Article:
Hi Olivbood,

» Since the number of treatments is relatively high, the number of blood samples drawn from each subject would be quite high and the study would be time consuming (thus subjects would be more likely to dropout).

Yes and no. The loss in power due to dropouts is overrated by many. Try the function pa.ABE() in PowerTOST. Unless the drug is nasty (i.e., drug-related AEs leading to withdrawals) it should not hurt. Concerning the blood volume: I just performed a five (!) period Xover with 19 samples/period. Total blood volume (including pre- / post-study clin. chemistry) was 440 mL. In short: Develop a better bioanalytical method.

» In such a case, a balanced incomplete block design with 2 periods and 6 sequences( where each subject would take only 2 treatments) is appealing.
» However, I guess going with such a design have its own disadvantages such as an increase in sample size and unbalance between the sequences would be more problematic.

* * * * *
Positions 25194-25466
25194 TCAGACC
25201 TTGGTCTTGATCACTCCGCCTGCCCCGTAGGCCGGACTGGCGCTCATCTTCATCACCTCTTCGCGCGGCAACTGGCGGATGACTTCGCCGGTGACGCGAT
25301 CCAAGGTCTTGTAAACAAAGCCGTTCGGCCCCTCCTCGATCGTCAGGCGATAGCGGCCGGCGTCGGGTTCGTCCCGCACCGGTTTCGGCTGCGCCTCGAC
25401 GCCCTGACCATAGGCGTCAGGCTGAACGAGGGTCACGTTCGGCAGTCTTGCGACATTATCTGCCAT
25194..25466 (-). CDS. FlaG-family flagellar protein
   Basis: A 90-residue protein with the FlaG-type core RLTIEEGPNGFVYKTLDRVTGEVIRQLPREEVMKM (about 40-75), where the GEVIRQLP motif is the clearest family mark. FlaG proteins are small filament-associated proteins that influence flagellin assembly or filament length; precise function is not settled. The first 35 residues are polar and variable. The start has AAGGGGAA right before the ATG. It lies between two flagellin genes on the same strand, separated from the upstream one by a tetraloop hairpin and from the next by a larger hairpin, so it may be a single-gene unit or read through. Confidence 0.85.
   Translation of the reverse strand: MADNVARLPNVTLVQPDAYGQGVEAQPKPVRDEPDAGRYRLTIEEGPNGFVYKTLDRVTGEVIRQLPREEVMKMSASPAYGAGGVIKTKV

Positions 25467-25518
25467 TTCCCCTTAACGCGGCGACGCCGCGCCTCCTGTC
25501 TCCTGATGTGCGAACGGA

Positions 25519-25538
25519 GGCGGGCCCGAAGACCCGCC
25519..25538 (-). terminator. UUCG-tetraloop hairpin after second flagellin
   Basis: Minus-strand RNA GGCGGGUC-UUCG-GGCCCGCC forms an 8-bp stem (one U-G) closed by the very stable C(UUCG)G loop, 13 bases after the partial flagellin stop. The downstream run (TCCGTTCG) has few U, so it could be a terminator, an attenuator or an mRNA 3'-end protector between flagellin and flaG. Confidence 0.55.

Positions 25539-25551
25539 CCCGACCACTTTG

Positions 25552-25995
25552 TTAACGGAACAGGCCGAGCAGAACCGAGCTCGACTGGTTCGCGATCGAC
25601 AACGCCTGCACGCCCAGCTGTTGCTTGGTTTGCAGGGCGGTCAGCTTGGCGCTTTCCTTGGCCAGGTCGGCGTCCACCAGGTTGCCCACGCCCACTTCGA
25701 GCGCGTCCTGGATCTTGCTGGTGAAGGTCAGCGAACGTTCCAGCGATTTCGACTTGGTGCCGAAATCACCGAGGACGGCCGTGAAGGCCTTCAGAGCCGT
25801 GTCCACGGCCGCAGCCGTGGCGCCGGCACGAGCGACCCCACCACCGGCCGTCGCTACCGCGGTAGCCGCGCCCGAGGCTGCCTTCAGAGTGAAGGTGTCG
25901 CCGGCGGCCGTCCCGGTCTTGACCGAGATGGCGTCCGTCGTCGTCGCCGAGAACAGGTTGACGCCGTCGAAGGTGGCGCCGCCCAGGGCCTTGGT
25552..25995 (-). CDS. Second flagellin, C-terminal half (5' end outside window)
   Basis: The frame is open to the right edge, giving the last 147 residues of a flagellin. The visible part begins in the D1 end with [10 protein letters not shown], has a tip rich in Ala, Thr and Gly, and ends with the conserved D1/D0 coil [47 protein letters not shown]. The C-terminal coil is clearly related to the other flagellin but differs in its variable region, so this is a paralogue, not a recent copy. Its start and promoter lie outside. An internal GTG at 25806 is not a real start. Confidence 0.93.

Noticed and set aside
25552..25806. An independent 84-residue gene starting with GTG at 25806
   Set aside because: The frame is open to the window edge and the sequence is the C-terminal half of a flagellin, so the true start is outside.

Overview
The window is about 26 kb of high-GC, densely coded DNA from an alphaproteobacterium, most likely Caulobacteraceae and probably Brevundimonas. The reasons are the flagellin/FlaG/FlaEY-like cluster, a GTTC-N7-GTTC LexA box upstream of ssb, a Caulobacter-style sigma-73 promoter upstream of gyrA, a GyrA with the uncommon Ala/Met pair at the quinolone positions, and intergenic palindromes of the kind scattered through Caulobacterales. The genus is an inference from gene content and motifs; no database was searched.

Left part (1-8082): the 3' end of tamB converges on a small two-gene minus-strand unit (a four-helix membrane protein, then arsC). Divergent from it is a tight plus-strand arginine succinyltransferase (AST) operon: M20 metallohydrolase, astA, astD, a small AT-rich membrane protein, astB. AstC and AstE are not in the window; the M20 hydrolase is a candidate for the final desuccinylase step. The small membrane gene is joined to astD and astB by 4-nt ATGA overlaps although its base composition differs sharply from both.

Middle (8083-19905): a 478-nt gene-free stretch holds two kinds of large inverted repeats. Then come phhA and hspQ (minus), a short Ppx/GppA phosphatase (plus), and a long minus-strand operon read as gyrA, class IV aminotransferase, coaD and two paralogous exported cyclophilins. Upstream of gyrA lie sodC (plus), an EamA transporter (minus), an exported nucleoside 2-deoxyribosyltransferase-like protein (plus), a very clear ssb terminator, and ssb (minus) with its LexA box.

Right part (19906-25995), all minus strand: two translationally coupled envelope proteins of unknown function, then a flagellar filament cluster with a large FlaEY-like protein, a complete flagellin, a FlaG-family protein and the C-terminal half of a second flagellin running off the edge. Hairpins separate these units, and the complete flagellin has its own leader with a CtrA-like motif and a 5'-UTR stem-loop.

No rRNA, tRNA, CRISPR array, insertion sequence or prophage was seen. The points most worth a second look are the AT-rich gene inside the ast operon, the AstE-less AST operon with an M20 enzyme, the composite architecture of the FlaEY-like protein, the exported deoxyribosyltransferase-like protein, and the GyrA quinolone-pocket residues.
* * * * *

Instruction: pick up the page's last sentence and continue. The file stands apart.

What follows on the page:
Maybe. Though BIBDs are mentioned in most textbooks of BE, I didn’t see a single one in my entire career. Phase III is another story, of course.

» Do you know if such a design is practicable and likely to be accepted by the regulatory agencies?

(1) Duno and (2) why not? However, expect questions since assessors likely are not familiar with their application in BE.

» Also, how should I proceed to power such a study, if possible using the package powerTOST? Would I be bound to perform simulations and base my sample size on expected power?

Good question, next question.

Dif-tor heh smusma 🖖
Helmut Schütz

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